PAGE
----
How to Avoid Plagiarism in Journalism

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We've all heard about plagiarism in one field or another. It seems like every other week there are stories about students, writers, historians, and songwriters plagiarizing the work of others.

But, most disturbingly for journalists, there have been a number of high-profile cases in recent years of plagiarism by reporters.

For instance, in 2011 Kendra Marr, a transportation reporter for Politico was forced to resign after her editors discovered at least seven stories in which she'd lifted material from articles in competing news outlets.

Marr's editors got wind of what was happening from a New York Times reporter who alerted them to similarities between his story and one Marr had done.

Marr's story serves as a cautionary tale for young journalists. A recent graduate of Northwestern University's journalism school, Marr was a rising star who had already worked at The Washington Post before moving to Politico in 2009.

The problem is, the temptation to plagiarize is greater than ever because of the Internet, which places a seemingly infinite amount of information just a mouse-click away.

But the fact that plagiarism is easier means reporters must be more vigilant in guarding against it. So what do you need to know to avoid plagiarism in your reporting? Let's define the term.

What Is Plagiarism?

Plagiarism means claiming someone else's work is your own by putting it in your story without attribution or credit. In journalism, plagiarism can take several forms:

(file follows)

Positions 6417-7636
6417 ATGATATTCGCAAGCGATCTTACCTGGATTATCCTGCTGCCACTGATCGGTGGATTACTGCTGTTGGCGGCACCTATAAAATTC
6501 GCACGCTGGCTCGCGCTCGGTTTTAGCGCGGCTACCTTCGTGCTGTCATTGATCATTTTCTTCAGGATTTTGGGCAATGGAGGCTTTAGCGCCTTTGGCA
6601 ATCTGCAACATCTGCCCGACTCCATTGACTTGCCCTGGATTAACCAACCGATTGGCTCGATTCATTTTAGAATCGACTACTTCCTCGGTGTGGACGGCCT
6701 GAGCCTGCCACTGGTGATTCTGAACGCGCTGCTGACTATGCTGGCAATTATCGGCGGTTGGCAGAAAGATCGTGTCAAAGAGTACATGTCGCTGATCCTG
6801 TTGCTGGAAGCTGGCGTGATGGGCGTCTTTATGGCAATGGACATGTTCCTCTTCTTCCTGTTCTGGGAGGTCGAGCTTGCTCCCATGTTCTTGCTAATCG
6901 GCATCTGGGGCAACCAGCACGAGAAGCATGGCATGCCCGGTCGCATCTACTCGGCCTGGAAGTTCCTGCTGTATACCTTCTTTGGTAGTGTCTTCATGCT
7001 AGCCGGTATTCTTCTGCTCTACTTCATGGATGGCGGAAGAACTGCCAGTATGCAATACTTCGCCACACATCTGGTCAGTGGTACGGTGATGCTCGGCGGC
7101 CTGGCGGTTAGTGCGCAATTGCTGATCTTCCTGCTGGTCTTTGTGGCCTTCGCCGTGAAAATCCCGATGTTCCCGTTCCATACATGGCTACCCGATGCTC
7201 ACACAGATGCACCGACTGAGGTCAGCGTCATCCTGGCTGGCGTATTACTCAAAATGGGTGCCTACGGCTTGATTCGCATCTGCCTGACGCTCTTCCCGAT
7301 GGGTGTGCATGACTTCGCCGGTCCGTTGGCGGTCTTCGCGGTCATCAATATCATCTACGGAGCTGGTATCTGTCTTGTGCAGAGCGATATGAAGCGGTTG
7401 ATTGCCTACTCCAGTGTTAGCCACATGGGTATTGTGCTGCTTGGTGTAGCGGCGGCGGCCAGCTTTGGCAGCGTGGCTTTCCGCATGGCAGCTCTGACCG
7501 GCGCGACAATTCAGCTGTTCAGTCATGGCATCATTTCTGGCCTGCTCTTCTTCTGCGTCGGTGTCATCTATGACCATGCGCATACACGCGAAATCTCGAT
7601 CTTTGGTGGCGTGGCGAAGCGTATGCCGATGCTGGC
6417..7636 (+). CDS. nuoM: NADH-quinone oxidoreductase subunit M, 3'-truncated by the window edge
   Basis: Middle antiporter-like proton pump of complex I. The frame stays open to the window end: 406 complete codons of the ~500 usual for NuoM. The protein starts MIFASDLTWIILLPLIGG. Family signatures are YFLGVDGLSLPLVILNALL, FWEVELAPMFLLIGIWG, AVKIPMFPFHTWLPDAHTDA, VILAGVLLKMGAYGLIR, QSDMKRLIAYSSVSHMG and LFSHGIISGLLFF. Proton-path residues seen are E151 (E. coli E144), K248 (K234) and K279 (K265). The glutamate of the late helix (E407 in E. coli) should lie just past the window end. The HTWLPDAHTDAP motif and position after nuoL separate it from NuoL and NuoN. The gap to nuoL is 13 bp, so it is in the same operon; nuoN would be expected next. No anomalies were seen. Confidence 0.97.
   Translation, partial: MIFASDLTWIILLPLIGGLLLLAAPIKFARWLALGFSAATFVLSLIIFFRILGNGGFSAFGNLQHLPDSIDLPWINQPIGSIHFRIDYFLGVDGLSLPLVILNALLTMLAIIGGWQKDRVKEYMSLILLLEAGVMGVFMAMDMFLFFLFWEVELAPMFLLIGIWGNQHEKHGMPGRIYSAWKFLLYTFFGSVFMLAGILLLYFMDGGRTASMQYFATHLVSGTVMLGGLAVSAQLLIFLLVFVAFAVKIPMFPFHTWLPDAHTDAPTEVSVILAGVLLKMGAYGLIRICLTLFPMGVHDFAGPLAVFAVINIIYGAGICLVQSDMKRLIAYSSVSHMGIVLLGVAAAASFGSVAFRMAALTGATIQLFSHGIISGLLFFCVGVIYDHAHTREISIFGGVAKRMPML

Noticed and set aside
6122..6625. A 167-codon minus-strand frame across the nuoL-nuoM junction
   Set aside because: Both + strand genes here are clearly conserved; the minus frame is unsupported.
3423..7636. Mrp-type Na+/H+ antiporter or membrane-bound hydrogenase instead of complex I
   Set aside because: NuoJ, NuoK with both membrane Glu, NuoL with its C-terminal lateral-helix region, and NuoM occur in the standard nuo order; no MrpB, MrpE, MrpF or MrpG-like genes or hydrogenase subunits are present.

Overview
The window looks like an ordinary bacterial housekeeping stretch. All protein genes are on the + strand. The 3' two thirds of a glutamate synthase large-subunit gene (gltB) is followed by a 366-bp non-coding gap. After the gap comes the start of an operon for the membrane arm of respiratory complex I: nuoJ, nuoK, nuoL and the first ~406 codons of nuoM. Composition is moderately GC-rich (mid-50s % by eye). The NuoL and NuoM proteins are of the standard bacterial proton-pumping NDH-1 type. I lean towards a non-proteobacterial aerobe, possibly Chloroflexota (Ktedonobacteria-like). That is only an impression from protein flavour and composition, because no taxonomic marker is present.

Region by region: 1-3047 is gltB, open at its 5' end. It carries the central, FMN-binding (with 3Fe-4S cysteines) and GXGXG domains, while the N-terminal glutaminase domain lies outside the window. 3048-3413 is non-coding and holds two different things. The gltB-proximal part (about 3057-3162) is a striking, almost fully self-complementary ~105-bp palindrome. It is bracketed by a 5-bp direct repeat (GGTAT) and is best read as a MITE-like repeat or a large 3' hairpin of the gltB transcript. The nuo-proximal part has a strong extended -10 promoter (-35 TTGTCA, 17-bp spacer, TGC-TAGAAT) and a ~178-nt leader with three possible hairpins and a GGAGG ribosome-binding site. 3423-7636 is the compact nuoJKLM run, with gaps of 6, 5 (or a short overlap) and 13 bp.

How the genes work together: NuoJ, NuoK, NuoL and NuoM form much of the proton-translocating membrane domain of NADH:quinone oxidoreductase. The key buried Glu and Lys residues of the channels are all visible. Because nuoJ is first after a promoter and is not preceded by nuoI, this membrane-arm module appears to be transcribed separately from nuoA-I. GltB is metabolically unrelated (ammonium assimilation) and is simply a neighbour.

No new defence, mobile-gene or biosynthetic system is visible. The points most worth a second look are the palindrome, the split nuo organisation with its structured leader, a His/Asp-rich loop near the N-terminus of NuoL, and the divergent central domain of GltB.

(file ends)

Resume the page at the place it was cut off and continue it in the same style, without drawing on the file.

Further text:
• Information: This involves using information that another reporter has gathered without crediting that information to the reporter or to his or her publication. An example would be a reporter who uses specific details about a crime - say, the color of a murder victim's shoes - in his story that comes, not from the police, but from an article done by another reporter.
  • Writing: If a reporter writes a story in a particularly distinctive or unusual way, and another reporter copies passages from that story into his own article, that's an example of plagiarizing writing.
  • Ideas: This occurs when a journalist, usually a columnist or news analyst, advances a novel idea or theory about an issue in the news, and another reporter copies that idea.

Avoiding Plagiarism

So how do you avoid plagiarizing another reporter's work?

  • Do Your Own Reporting: The easiest way to avoid plagiarism is by doing your own reporting. That way you avoid the temptation to steal information from another reporter's story, and you'll have the satisfaction of producing work that is entirely your own. But what if another reporter gets a "scoop," a juicy bit of information that you don't have? First, try to get the information yourself. If that fails...
  • Give Credit Where Credit Is Due: If another reporter digs up a piece of information you can't get on your own, then you must attribute that information to that reporter or, more commonly, to the news outlet that reporter works for.
  • Check Your Copy: Once you've written your story, read it several times to make sure you haven't used any information that isn't your own. Remember, plagiarism is not always a conscious act. Sometimes it can creep into your story without your even being aware of it, simply by using information that you've read on a website or in a newspaper. Go over the facts in your story and ask yourself: Did I gather this myself?
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Your Citation
Rogers, Tony. "How to Avoid Plagiarism in Journalism." ThoughtCo, Apr. 5, 2023, Rogers, Tony. (2023, April 5). How to Avoid Plagiarism in Journalism. Retrieved from Rogers, Tony. "How to Avoid Plagiarism in Journalism." ThoughtCo. (accessed June 7, 2023).